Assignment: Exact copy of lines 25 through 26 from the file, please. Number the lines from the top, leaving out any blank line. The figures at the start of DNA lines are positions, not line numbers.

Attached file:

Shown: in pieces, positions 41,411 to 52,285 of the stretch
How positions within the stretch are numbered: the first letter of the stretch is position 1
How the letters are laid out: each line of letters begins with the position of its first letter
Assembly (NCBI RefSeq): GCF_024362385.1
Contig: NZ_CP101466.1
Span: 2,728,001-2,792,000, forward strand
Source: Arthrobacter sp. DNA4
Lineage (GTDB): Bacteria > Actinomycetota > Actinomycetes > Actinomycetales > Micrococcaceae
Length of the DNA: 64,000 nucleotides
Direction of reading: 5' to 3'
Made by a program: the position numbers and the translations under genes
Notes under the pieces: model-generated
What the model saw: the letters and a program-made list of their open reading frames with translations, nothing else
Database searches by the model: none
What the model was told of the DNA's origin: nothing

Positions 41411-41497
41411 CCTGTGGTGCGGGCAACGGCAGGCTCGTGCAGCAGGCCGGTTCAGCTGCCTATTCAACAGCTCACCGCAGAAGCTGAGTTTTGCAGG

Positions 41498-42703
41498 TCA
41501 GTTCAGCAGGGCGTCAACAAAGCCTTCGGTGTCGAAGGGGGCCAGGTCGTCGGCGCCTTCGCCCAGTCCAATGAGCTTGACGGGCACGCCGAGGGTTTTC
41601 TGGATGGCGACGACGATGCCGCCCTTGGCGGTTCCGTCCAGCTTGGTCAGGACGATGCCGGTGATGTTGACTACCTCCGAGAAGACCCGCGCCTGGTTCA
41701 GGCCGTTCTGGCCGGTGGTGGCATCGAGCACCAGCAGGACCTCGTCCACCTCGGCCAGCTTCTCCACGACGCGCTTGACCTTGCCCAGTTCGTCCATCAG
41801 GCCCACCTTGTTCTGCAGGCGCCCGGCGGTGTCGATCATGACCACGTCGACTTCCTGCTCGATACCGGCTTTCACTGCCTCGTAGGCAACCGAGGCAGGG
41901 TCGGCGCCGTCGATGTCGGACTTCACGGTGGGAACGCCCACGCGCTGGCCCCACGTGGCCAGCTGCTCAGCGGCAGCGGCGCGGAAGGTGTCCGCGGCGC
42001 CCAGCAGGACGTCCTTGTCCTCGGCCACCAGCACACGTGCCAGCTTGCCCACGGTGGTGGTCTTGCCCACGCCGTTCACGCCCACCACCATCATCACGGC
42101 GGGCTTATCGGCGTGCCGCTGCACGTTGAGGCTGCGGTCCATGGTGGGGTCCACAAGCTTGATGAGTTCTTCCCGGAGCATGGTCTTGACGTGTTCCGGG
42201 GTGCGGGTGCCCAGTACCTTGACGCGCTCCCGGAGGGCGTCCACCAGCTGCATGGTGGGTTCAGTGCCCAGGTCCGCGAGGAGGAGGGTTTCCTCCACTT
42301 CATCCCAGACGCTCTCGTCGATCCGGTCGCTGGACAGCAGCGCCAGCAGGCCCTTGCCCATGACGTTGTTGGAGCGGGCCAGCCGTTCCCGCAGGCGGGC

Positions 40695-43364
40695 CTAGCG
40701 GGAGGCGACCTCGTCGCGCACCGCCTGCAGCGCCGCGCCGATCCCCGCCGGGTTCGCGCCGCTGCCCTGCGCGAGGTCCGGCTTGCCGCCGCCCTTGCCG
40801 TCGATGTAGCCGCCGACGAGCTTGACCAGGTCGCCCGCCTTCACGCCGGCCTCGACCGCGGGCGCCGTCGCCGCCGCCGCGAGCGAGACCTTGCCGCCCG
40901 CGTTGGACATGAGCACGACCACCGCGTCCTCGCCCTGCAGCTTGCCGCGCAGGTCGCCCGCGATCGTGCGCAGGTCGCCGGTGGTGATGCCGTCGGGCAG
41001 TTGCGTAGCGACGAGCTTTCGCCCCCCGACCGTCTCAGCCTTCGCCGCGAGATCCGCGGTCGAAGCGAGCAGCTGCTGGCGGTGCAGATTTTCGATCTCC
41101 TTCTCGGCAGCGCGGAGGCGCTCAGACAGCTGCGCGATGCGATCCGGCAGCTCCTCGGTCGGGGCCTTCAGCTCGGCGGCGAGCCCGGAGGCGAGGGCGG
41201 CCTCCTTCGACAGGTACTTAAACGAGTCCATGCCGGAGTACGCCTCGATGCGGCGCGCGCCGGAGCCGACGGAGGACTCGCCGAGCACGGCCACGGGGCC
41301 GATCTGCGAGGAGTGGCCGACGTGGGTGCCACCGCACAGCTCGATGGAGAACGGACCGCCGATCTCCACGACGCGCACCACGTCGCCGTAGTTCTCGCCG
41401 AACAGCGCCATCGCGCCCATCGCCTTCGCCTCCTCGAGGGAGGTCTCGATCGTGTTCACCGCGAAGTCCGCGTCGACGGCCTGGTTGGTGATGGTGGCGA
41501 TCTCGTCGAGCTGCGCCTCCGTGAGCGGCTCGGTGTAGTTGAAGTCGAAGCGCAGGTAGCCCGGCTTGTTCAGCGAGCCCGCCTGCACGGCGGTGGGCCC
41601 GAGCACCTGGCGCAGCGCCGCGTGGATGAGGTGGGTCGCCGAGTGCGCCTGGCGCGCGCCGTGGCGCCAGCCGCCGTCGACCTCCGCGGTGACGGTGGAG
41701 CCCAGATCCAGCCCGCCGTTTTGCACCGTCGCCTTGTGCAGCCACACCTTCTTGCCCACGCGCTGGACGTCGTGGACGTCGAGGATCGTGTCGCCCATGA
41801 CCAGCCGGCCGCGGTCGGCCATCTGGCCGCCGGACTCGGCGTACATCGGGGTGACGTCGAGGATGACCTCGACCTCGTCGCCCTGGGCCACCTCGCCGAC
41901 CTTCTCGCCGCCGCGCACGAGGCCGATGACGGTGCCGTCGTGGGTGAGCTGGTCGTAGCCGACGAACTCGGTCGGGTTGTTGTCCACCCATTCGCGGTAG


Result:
42001 CCAGCAGGACGTCCTTGTCCTCGGCCACCAGCACACGTGCCAGCTTGCCCACGGTGGTGGTCTTGCCCACGCCGTTCACGCCCACCACCATCATCACGGC
42101 GGGCTTATCGGCGTGCCGCTGCACGTTGAGGCTGCGGTCCATGGTGGGGTCCACAAGCTTGATGAGTTCTTCCCGGAGCATGGTCTTGACGTGTTCCGGG